In order to support the thermal unit 2 at its curved end, a portion of the tubular insulating member i is cut away at end 8 in a beveled or wedge-shaped fashion, as shown. The other end i of the tubular insulating member I is provided with an aperture or slot to permit the free end i of the thermal unit to protrude there- 5 through when making contact with its associated cap it, and to move away from the cap to assume the position indicated in dotted lines in Fig. 2, in order to break the circuit upon the occurrence of an overload or short circuit. 10

The thermal element 2, when mounted on tubular member l in its interior, as indicated in Figs. 2 and i, is substantially parallel to the axis of the insulating body, and, if desired, may be bent slightly to give it a'certain tension to insure that the free end 5 will make contact with its associated terminal cap. Should the flow of current through the thermal element exceed the rated amount, as determined by the dimensions of the element, the metal thereof will ex- 39 pand in a direction to cause the free end 5 to withdraw from the aperture ll into the interior of the tubular insulating member, thus breaking the circuit.

it should be noted that the end i of tubular member 3 extends slightly beyond the free end 5 of the thermal unit. This is to insure that the free end of the thermal element does not engage the cap when it expands into the insulating tube.

One advantage of the circuit breaker of th present invention is that it requires no solder joints between the'metallic terminal caps 3, 3 and the thermal element 2, thus making it inexpensive to manufacture. The caps 3, 3 merely slide over the ends or the tubular member 5 and make frictional contact with the ends of the thermal element 2. Of course, the curved end d of the thermal element is sumciently raised above the Wedge-shaped cut to insure good contact with its associated terminal cap. If desired, the caps 3, 3 may becrimped after they have been assembled on the tubular memher, as shown at 3, to insure a tight fit on the cartridge. I The circuit breaker oi the invention may be used over a lon period of time, permitting reclosure or the circuit, after indicating an overload'o-r short circuit, without requiring replacement of the thermal element. The invention has been used with good re sults to replace an automobile cartridge fuse, and may be used either with low or highvoltage systems.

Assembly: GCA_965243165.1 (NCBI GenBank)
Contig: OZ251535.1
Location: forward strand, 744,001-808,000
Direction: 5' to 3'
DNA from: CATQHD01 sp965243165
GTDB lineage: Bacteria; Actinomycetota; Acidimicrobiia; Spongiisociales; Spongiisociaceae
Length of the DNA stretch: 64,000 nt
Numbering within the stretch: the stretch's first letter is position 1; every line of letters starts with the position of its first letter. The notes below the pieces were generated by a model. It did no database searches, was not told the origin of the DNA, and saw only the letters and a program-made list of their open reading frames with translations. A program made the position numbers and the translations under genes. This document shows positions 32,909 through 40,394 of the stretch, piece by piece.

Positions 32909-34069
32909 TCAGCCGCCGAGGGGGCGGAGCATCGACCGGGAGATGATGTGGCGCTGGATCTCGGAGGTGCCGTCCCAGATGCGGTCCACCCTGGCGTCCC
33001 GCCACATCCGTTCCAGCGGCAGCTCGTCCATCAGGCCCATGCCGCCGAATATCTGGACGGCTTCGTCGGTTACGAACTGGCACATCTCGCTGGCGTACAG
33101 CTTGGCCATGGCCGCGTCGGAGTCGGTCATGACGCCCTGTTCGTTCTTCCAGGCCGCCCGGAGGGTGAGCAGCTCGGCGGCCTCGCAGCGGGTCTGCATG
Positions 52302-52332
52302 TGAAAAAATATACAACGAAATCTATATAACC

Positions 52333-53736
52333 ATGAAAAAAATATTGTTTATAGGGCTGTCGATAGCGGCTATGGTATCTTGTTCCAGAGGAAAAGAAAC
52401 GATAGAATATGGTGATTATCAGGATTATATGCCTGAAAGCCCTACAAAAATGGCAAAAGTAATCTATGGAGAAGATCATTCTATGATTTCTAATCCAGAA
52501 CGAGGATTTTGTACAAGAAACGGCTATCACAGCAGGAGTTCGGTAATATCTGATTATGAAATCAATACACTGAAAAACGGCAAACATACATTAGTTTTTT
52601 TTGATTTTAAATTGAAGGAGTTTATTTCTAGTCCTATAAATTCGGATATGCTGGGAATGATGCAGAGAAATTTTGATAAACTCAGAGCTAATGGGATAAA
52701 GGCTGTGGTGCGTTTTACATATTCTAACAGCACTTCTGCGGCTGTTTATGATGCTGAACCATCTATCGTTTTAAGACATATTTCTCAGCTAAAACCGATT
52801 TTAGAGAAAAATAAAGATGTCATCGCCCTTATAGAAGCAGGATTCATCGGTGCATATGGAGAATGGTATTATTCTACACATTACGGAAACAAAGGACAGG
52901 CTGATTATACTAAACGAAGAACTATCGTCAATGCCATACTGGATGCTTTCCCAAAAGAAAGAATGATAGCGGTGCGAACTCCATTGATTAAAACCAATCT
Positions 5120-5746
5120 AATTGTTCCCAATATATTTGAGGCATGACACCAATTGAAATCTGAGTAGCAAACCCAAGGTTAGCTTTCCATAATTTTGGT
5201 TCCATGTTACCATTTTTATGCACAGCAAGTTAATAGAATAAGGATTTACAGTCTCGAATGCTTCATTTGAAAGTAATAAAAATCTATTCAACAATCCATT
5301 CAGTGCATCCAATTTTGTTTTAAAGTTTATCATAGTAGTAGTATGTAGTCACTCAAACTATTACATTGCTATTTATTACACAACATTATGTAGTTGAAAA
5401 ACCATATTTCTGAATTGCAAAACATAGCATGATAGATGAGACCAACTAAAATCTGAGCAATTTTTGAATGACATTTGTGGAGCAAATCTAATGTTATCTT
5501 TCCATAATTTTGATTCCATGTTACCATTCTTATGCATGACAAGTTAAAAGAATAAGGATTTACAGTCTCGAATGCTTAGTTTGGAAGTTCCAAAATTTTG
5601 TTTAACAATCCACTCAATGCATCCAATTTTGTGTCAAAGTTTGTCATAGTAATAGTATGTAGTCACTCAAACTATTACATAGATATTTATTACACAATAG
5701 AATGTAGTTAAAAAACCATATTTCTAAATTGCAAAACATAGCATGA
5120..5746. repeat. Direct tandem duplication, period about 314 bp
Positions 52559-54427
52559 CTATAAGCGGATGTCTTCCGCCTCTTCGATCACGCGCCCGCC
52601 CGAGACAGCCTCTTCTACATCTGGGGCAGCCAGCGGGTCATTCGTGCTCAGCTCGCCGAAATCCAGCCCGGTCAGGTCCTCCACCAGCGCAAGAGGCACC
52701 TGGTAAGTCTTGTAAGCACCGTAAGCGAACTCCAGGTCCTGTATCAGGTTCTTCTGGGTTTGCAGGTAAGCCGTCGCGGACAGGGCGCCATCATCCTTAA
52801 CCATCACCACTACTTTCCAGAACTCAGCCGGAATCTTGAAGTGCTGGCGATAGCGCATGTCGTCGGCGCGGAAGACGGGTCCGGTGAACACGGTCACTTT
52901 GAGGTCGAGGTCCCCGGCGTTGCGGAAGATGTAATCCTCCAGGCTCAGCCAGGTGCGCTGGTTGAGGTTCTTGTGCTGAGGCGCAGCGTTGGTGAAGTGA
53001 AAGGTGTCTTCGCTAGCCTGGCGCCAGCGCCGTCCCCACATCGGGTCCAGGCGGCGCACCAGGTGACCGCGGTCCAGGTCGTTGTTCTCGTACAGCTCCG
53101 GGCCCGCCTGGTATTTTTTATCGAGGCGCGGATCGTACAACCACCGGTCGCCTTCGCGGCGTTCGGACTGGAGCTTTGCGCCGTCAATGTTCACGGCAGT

It is to be expressly understood, however, that v the flguresof the drawing are for the purpose said thermal element, whereby when said circuit of illustration only, and are not to be construed as a definition of the limits of the invention.

reference being had for this purpose to the appended claims.

What is claimed is: 1. An automatic circuit breaker comprising a nonconducting housing having a pair of spaced apertures in the length thereof, a thermal elefree end thereof to withdraw into said housing to break contact with its associated terminal.

2. An automatic circuit breaker comprising a nonconducting housing having at one end a wedge-shaped cut and at the other end an aperture, a thermal element within said housing,

said element having one end thereof curved over said wedge-shaped cut-for support by said housing, the other end of said element being free and normally protruding through said aperture, and spaced, metallic terminals placed over the ends of said-housing for engaging the ends oi breaker is subjected to an overload of current, said thermal element becomes heated and expands in such direction as to cause the free end thereof to withdraw into said housing to break contact with its associated terminal.